Jan 042014

I’ve got a not-so-secret secret…I have two motorcycles, not one. The black BMW R1100RSL has been my steady date for years, an utterly reliable bike that I’m commuting on several times a week now. She’s pretty modern, lots of power and rubber on the road, great suspension, and ABS brakes for those fun days when it rains. But she’s not my love, she’s just a date (carrying the metaphor too far, to be sure!)

The babe in my motorcycle heart is a 1979 BMW R100S, which I bought as a basket case in 1996 and completely tore down and rebuilt. The epic story is more-or-less encapsulated here, and there are photos of her here on this website. Originally equipped with a pair of loud Staintune racing mufflers, she earned the moniker “Mondo Decibels”. For a BMW, she has presence – not obnoxious Harley presence – something louder than the soft purr of a stock beemer. More recently, the mufflers were swapped to something a bit quieter, yet quite a bit louder than stock.

But the uncomfortable truth is, she has been silent for over two years.

I took the carburetors off this bike in 2011, sent them out for rebuilding, got them back…then Nancy became ill, and I have not installed them. My moto-babe has been sitting in the garage for 2-1/2 years, awaiting resurrection. It’s just another part of my life that I have not yet picked up and reclaimed. Now it’s time.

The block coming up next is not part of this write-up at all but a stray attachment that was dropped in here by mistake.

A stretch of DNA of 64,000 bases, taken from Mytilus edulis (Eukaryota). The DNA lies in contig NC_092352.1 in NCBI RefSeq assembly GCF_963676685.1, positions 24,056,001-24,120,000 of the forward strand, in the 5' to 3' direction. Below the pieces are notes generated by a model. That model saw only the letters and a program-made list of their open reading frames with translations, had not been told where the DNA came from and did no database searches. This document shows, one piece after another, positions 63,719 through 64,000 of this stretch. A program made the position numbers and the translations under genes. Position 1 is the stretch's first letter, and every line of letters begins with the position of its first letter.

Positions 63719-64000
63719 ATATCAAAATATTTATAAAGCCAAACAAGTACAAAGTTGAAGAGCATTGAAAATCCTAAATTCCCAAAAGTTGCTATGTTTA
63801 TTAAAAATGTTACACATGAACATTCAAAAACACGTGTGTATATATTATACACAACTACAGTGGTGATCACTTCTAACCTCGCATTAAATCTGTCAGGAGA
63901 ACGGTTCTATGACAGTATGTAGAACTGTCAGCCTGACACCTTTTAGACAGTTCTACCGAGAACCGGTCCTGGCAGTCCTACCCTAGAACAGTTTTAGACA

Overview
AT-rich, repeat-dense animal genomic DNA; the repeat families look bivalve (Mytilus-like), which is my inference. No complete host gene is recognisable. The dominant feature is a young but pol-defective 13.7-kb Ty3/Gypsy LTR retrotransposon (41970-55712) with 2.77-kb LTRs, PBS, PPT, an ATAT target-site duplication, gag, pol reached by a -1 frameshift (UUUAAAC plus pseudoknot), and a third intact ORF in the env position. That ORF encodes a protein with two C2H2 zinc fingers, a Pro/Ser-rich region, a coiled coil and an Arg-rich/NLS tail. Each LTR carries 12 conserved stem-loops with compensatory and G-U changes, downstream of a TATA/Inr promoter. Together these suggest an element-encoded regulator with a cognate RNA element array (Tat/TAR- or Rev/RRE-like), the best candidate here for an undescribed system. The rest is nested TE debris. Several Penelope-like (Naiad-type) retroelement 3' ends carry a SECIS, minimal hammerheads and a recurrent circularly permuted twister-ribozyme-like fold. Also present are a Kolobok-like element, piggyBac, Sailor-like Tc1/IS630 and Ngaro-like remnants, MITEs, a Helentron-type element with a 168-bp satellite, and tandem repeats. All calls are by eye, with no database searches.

This morning dawned cool but sunny in Fairfax, and I have a completely uncommitted weekend. After liberal dosings of Kona coffee, I swept the driveway, pulled out the babe and tools and compressor and cleaning stuff and rebuilt carbs…and spent three hours putting them back on the bike. If you are a wrench, you know that carb refits are a PITA. Cables have to be adjusted just so, fittings snugged up, plus there is usually spooge (“motorcycle grime”) in the area to clean off: wire brushes, toothbrushes, ChemTool, Simple Green, or whatever it takes. I’ve been doing all those things. And my hands now look like the the “dud guy” from Mystery Date, if you are old enough to remember what that means.

But the babe is looking good. Cobwebs removed, tires back to proper pressure, gas tank drained and refilled with the fresh, high-octane real thing. Fresh oil. Battery on the charger all day. In a few hours, I’ll try to start her. There will probably be more issues, electrical connections to clean, etc. But tomorrow I expect to have her out on the back roads of Marin. It’s time.